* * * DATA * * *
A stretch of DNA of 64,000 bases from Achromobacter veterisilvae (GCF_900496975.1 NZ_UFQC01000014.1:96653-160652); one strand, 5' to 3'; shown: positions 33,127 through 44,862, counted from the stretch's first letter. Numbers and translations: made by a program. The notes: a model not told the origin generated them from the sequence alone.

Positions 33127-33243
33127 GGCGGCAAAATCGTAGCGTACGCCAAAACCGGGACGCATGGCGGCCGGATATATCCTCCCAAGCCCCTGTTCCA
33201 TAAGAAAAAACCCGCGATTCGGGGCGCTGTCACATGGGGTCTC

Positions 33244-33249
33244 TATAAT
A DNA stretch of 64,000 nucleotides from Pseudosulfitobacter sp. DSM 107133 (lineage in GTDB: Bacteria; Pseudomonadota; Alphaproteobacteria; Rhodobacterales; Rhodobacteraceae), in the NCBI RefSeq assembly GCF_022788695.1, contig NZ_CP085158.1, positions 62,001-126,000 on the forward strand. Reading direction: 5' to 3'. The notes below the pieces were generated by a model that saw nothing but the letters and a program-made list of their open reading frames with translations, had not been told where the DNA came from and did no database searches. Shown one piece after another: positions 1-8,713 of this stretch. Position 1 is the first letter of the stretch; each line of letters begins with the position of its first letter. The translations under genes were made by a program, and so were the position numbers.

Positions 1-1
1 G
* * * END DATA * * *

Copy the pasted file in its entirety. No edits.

A stretch of DNA of 64,000 bases from Achromobacter veterisilvae (GCF_900496975.1 NZ_UFQC01000014.1:96653-160652); one strand, 5' to 3'; shown: positions 33,127 through 44,862, counted from the stretch's first letter. Numbers and translations: made by a program. The notes: a model not told the origin generated them from the sequence alone.

Positions 33127-33243
33127 GGCGGCAAAATCGTAGCGTACGCCAAAACCGGGACGCATGGCGGCCGGATATATCCTCCCAAGCCCCTGTTCCA
33201 TAAGAAAAAACCCGCGATTCGGGGCGCTGTCACATGGGGTCTC

Positions 33244-33249
33244 TATAAT
A DNA stretch of 64,000 nucleotides from Pseudosulfitobacter sp. DSM 107133 (lineage in GTDB: Bacteria; Pseudomonadota; Alphaproteobacteria; Rhodobacterales; Rhodobacteraceae), in the NCBI RefSeq assembly GCF_022788695.1, contig NZ_CP085158.1, positions 62,001-126,000 on the forward strand. Reading direction: 5' to 3'. The notes below the pieces were generated by a model that saw nothing but the letters and a program-made list of their open reading frames with translations, had not been told where the DNA came from and did no database searches. Shown one piece after another: positions 1-8,713 of this stretch. Position 1 is the first letter of the stretch; each line of letters begins with the position of its first letter. The translations under genes were made by a program, and so were the position numbers.

Positions 1-1
1 G